Greg Wolf at the California Ships 2 Reefs program is excited about wrecks, and that enthusiasm is completely contagious.
DeeperBlue.com chatted with Wolf and other folks involved with Ships 2 Reefs at DEMA Show 2014 in Las Vegas.
Born of the collaboration between divers and fishermen, the nonprofit company specializes in helping to work through the miles of inevitable red tape faced by any community wishing to enhance their underwater environment with wrecks of any kind. They locate likely vessels, help raise community awareness and excitement, and then lend their expertise and know-how to help California communities add unique underwater features that, to paraphrase Ships 2 Reefs‘ Eleanor Rewerts, provide tax revenues and homes for fishes.
Encouraged by the resounding success of the acquisition and sinking of the HMCS Yukon in San Diego in 2000, Ships 2 Reefs has once again teamed up with the San Diego dive community in hopes of adding a new wreck to the San Diego Underwater Recreation Area (SDURA).
The SDURA is a 512-acre underwater park located just a mile out from another popular San Diego attraction: Belmont Park on the Mission Beach boardwalk, and boasts a total of five wrecks . . . and counting. Though still caught up in that red tape that so often signals the death of this kind of project, San Diego and Ships 2 Reefs have high hopes of acquiring the HMCS Annapolis, a decommissioned Canadian destroyer, and sister-ship to the Yukon.
In the event that this legendary family reunion never materializes, Ships 2 Reefs has a couple of other strategies already in the works for San Diego: Potential participation in the Guardian of the Reef Ball Project, and perhaps the opportunity to sink some Ticonderoga-class cruisers that may already be stored in San Diego.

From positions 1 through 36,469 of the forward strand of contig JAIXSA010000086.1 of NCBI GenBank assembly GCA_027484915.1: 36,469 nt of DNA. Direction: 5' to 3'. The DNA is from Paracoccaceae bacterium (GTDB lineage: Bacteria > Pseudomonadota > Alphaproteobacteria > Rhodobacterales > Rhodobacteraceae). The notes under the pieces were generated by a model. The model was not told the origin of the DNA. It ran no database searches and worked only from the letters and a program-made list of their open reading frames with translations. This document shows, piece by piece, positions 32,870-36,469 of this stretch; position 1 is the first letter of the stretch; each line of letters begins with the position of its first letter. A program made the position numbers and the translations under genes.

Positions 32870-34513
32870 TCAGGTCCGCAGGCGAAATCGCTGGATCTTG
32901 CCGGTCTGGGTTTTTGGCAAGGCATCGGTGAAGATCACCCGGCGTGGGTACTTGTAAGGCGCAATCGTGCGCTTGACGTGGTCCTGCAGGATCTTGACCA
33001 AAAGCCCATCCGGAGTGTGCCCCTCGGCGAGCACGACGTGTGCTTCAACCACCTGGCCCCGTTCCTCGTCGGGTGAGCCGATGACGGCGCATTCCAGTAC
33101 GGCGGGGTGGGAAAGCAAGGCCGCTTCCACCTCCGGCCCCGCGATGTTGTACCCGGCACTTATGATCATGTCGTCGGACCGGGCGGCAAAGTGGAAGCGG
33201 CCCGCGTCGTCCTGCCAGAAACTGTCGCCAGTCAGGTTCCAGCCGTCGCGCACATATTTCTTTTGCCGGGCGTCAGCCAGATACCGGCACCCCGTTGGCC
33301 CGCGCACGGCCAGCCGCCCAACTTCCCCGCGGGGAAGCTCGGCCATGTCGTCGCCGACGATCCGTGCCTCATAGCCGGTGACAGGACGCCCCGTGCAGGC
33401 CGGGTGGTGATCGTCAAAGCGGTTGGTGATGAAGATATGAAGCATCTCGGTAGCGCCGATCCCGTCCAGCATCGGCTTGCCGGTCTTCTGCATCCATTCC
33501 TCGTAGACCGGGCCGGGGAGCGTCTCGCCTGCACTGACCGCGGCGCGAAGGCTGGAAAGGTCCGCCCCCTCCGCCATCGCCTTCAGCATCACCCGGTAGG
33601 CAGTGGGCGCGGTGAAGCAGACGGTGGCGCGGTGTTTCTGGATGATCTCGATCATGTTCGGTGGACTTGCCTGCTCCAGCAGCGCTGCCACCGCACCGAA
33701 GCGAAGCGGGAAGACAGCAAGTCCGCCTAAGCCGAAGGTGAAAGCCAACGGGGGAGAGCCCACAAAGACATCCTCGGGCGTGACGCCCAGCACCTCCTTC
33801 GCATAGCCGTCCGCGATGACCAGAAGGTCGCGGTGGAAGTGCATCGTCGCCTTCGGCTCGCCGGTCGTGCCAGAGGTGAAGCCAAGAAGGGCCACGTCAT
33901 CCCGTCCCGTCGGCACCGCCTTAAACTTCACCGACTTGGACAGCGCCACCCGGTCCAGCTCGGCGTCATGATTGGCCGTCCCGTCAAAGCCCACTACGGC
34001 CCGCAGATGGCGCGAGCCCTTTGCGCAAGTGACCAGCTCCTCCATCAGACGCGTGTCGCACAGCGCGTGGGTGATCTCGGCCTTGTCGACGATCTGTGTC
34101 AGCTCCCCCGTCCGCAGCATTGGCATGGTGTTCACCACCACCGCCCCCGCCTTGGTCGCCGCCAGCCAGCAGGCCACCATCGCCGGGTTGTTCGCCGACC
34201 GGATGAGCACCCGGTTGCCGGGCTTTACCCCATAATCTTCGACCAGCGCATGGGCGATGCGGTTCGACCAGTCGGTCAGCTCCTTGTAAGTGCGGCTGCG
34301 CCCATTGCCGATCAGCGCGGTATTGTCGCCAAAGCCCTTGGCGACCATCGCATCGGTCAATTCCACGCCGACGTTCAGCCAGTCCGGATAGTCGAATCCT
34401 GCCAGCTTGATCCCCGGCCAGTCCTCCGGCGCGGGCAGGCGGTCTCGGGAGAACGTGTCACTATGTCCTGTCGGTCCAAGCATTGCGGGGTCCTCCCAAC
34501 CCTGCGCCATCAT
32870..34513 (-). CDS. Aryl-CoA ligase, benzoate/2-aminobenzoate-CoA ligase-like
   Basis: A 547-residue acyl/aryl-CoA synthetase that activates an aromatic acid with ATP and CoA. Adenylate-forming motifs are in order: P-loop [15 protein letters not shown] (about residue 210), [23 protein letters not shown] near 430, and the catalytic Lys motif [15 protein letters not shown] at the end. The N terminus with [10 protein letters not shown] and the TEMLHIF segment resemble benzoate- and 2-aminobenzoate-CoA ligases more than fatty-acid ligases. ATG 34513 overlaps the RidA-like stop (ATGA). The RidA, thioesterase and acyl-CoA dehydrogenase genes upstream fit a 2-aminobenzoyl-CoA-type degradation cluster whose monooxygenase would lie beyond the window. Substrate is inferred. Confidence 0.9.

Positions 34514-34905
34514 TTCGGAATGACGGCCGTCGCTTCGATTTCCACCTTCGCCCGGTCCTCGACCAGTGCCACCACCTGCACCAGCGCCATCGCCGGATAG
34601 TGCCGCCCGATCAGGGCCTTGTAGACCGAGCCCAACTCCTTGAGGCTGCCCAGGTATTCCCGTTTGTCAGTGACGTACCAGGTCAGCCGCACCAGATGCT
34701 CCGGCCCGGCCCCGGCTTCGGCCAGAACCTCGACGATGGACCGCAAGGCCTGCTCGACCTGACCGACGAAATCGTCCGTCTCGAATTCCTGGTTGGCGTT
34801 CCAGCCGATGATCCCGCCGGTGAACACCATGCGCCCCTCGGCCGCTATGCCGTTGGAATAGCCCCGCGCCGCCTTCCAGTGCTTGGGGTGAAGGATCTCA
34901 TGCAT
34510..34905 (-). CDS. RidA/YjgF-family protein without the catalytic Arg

The Guardian of the Reef Ball Project would incorporate a privately-purchased bronze replica of Simon Morris‘ “Guardian of the Reef” sculpture at the northwest corner of the SDURA, facing southwest with a myriad of memorial reef balls fanning out around it. These cement balls can be privately purchased as memorials, and provide a hard substrate that has proven to be ideal anchors for flourishing reefs and, Greg Wolf thinks, would be perfect anchors for kelp, the fast-growing but imperiled cornerstone of the San Diego underwater ecosystem.
Reefing wrecks is an environmentally-friendly method of not only disposing of ships that are no longer useful as vessels, but creating locations where underwater organisms can gather and thrive, which in turn makes diving more exciting, fishing more abundant, and tourism more profitable. In order to do their visionary work, Ships 2 Reefs rely heavily on local support and enthusiasm to raise funds, provide community outreach, and do the hard work of stripping, cleaning and sinking approved wrecks.
Divers, fishermen and local governments really have to want it, but if they do, they find a willing and expert partner in the California Ships 2 Reefs program. Find out how you can get involved in projects in San Diego, Redondo Beach and Santa Monica Bay or look into bringing a wreck to your area at www.CaliforniaShipstoReefs.org.
— Erin Durbin-Sherer